Can you quantify this statement? I have no idea what it means.

    0
  • Kattie

    Wednesday, December 21st, 2011 13:31

    10

    We don’t think browsers will completely disappear but certainly mobile browsers will be used much more and especially mobile web design! Cross platorming is definitely something everyone needs to look into. Everything is evolving pretty fast in the web world and it’s fantastic that everything is at the touch of a button in the palms of our hands! @theurbanmetro

    0
  • Wade

    Wednesday, December 21st, 2011 03:32

    8

    yeah, nice thinking..

    0
  • Matthew

    Tuesday, December 20th, 2011 12:40

    7

    The mobile revolution aren’t Android/iOS but older phones and BROWSERS! Browsers and webpages will “always” be supreme to apps that aren’t cross-platform. Cross-platform is everything!

    0
  • Kevin Rourke

    Tuesday, December 20th, 2011 19:20

    6

    What is the second most used app on any smartphone? The browser. The first is the email client, HTML and the browser will die shortly after email. The future is hybrid applications mixing native apps like PhoneGap and standards such as HTML5.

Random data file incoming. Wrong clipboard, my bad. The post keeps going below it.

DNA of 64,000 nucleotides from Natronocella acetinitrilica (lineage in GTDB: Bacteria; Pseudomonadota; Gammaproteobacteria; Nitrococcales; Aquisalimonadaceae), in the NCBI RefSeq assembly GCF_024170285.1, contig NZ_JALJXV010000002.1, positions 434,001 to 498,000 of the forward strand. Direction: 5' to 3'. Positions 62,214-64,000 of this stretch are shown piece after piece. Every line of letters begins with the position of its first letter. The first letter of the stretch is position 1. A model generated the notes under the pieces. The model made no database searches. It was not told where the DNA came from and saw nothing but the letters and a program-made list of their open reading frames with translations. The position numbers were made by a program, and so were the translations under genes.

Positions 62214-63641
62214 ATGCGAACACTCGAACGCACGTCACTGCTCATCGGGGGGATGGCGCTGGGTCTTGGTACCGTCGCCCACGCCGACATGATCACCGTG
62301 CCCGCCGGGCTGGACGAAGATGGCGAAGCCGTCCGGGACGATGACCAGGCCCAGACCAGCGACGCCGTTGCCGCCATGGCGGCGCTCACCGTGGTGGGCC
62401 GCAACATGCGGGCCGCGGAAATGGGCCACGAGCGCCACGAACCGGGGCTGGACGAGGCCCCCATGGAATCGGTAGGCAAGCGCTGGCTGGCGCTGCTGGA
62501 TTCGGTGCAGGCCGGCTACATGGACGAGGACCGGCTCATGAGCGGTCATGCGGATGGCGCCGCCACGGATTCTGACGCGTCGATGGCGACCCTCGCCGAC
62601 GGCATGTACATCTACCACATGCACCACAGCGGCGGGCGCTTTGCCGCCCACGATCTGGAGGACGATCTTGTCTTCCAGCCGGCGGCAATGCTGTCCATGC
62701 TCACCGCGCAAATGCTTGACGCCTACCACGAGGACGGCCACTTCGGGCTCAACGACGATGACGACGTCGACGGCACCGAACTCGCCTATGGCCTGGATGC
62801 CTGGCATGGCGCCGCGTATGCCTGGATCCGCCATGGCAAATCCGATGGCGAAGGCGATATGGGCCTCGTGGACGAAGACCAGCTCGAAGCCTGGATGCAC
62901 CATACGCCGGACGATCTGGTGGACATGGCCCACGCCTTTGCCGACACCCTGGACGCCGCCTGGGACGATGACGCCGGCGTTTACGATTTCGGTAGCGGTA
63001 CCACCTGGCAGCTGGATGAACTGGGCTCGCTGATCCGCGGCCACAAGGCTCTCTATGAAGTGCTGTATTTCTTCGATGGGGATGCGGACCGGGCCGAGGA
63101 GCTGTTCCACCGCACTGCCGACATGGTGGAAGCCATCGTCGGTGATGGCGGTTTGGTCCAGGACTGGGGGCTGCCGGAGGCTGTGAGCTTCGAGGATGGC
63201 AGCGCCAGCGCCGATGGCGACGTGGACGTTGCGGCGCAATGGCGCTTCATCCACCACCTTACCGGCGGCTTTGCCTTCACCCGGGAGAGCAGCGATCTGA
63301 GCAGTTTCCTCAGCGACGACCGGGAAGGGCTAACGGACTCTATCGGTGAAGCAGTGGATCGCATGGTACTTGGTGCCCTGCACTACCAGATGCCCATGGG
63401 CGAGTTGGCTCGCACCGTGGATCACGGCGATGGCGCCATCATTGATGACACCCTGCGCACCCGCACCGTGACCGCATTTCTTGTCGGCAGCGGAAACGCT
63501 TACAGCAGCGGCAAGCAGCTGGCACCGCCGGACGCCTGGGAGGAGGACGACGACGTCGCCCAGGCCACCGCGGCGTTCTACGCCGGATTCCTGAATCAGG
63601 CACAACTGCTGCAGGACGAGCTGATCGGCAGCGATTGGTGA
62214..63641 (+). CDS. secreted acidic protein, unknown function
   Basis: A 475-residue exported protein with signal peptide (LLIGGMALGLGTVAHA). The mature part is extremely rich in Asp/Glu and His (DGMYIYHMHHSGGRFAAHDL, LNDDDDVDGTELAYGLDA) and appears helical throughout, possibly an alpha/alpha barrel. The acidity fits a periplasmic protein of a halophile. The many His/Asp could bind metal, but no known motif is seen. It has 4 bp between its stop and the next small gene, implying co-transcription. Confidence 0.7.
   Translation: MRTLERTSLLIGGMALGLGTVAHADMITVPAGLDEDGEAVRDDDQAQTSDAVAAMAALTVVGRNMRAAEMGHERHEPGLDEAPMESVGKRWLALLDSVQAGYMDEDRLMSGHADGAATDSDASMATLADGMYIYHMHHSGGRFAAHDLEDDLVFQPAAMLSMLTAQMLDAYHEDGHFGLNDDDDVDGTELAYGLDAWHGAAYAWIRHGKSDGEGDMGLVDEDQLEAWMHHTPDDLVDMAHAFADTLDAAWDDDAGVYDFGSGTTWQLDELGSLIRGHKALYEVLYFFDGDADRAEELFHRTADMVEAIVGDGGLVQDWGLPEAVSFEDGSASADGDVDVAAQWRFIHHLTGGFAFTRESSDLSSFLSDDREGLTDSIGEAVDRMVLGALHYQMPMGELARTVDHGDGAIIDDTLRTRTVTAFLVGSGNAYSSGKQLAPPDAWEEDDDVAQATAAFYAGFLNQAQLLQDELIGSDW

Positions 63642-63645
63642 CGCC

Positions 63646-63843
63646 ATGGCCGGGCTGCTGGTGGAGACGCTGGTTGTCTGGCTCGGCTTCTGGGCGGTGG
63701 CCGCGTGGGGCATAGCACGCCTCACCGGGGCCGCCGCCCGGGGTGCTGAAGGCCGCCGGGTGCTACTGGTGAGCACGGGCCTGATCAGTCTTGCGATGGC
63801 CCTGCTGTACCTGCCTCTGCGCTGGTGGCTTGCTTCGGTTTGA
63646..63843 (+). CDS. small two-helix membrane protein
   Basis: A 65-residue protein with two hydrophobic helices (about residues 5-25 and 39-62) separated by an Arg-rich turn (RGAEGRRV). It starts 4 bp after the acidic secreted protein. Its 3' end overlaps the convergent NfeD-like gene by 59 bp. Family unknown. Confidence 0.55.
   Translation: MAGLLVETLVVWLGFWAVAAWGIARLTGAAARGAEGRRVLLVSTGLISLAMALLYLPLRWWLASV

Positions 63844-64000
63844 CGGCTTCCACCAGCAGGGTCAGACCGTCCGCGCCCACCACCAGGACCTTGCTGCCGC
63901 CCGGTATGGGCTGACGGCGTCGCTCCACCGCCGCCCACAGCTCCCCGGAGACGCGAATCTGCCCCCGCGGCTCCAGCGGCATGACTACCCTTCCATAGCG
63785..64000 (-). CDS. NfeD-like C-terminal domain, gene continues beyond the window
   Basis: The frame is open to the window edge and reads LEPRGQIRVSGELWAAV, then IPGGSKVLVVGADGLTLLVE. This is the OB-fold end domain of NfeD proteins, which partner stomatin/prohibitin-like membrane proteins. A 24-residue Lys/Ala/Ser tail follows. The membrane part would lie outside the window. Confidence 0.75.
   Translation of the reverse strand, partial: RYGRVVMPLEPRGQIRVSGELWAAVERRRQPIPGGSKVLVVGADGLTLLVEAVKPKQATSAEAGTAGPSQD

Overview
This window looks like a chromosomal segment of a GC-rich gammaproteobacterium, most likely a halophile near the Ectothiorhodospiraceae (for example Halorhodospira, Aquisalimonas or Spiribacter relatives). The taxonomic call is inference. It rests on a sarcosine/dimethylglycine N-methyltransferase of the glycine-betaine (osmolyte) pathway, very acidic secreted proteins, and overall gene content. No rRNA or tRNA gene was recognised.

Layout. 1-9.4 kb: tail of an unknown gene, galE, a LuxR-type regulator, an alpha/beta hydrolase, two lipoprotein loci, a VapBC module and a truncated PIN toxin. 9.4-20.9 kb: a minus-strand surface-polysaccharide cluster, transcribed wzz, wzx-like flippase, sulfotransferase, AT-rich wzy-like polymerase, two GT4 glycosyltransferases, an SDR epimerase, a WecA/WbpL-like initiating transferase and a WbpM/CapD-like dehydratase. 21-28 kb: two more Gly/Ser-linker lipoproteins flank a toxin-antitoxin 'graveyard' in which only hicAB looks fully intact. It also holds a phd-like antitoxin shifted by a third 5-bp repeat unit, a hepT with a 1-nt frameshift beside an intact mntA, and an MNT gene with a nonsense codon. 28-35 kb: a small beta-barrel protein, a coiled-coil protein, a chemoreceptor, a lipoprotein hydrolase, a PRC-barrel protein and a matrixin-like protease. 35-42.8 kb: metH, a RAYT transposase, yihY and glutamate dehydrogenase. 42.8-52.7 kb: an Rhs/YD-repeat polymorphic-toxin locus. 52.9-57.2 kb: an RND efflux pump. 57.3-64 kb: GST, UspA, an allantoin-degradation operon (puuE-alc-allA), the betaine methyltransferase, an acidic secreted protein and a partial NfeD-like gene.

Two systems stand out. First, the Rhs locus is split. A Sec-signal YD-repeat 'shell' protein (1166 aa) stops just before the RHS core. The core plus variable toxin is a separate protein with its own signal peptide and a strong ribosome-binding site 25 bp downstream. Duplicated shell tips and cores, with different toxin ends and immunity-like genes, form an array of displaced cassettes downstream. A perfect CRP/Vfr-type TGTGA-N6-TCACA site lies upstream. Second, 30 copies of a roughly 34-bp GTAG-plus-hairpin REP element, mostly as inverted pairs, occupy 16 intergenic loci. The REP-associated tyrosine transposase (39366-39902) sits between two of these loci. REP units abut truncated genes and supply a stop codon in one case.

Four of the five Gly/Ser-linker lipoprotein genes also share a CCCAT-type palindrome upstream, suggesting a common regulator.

0
  • Slavko

    Tuesday, December 20th, 2011 18:32

    5

    Now, I’m not some analyst or anything like that, but I don’t think that Browsers will disappear in the next two decades – not to mention next five years. This is just a temporrary trend and I think everybody will agree that mobile devices are no substitute for a “proper” computer. So, Browsers are here to stay. BUT, just like @mrhaw said, cross-platforming is something we all should (will have to) give more attention to.

    0
    • Stan

      Monday, January 16th, 2012 11:15

      13

      Intelligence and simlcpitiy – easy to understand how you think.

      0
  • Tom Bicknell

    Tuesday, December 20th, 2011 18:19

    4